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I have been making knives as a hobby mostly for myself and friends for some time now. I have been using mostly carbon steels such as UHB20C/1095, O1, 5160. I want to step up my game with more exotic steels such as AEB-L, RWL-34, ELMAX, D2 and N690Co.

Due to lack of dedicated equipment I found a Steel Heat Treatment company that will help me with quenching, cryo, and tempering. The only problem is that they only offer 'pressurised nitrogen quenching'.

Could you please tell me which of the stainless steels above can be quenched this way?
I could not find any information on Bohler and Uddeholm websites regarding this method.

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  • Welcome to Arts & Crafts! Please take the tour and have a look at the help center. Unfortunately I cannot help you with your question, but have you contacted the company about it? With some luck they can provide you with a substanciated answer. If you do, you can post the result as an answer to your own question. That helps future users who have the same question and is very much appreciated.
    – Elmy
    May 13 '20 at 10:38
  • Are you forging the steel or just shaping it? From what I have seen it is an involved process to make a forged steel knife with the repeated heating and quenching and hammering and so on... very different from industrial finishing of metal products.
    – rebusB
    May 14 '20 at 17:50
  • Check out this link as it goes into the science of quenching and may provide some answers...Gas Quenching - an overview...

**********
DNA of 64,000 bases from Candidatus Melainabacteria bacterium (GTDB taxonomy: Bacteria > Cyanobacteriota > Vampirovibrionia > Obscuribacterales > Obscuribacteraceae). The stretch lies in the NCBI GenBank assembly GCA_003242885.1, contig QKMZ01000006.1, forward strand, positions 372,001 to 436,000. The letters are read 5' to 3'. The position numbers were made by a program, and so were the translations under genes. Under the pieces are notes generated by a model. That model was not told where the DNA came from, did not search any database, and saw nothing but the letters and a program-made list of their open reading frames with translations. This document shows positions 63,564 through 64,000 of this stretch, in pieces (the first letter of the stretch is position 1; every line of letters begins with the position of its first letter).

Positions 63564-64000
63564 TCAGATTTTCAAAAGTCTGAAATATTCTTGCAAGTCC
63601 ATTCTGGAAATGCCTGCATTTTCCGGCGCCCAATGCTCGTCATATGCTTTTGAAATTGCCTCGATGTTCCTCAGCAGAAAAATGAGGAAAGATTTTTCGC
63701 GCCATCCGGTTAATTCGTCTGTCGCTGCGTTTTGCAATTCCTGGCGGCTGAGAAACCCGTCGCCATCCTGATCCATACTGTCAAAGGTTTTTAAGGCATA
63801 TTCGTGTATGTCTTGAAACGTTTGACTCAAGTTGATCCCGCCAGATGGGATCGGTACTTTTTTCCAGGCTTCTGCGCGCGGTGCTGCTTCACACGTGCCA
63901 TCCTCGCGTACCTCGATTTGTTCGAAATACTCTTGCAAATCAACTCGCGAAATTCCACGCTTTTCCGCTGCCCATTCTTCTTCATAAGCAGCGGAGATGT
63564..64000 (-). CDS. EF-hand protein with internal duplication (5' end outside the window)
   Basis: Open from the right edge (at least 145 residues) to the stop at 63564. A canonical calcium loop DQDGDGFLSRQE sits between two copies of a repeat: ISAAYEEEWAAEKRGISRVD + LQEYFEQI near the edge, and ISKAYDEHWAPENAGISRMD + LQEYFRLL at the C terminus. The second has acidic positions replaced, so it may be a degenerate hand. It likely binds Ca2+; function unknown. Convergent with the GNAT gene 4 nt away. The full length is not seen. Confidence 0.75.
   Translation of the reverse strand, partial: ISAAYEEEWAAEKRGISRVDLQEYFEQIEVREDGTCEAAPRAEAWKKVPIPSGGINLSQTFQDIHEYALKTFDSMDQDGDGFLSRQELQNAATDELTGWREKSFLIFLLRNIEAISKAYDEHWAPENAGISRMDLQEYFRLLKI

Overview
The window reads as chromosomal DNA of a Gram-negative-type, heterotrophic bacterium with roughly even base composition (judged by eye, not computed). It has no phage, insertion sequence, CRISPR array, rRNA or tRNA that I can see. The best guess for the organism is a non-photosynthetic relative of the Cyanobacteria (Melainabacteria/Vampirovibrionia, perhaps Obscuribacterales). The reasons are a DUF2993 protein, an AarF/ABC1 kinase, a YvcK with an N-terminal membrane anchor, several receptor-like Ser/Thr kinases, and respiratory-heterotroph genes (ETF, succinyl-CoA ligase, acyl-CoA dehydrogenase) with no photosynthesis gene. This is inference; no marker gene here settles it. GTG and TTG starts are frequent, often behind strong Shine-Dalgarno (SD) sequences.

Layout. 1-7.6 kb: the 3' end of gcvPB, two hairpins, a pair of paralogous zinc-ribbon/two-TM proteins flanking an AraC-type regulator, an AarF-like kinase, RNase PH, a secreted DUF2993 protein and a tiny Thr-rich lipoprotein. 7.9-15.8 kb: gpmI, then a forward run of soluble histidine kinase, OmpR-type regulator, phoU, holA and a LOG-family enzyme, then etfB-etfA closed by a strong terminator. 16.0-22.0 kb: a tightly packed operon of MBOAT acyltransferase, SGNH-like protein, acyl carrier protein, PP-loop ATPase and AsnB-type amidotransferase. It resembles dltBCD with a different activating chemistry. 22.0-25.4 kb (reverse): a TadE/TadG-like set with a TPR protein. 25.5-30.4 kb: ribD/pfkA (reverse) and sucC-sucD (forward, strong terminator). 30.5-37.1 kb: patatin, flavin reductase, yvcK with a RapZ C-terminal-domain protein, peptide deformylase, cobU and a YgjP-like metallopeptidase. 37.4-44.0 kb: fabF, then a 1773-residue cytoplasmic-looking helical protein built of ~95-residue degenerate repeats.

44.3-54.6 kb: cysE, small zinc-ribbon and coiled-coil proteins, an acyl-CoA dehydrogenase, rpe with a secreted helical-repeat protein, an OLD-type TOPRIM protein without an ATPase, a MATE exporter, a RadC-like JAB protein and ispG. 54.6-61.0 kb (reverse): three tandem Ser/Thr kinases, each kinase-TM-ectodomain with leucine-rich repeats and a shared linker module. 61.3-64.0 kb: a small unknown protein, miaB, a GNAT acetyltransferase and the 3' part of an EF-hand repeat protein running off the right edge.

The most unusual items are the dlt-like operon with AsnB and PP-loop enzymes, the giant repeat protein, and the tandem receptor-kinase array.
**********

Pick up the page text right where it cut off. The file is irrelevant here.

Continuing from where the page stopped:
– rebusB
    May 14 '20 at 17:55
  • The blade not be forged, just cut to shape from a piece of steel May 15 '20 at 18:08
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Any martensitic stainless ( all cutlery grades ) can be cooled / quenched in nitrogen gas. I presume it is gas and has significant circulation to speed cooling . The cutlery grades are all have very good hardenability and do not need rapid cooling. In my experience , nitrogen gas cooling would be very unusual ( not needed ) for martensitic stainless. It would be useful for quenching titanium ( type 5 , 6 Al , 4 V ). If you mean liquid nitrogen , no problem , probably . The very rapid cooling can cause cracking of complicated shapes. Various claims are made of the advantages of cryogenic cooling, some are true . But the possible advantages would not show up in a personal knife; they would show up in an industrial application cutting many tons of material per day. HOWEVER , heating / austneitizing in a nitrogen atmosphere can be dangerous. Nitrogen can be absorbed into the metal and stabilize the austenite phase producing a soft surface.

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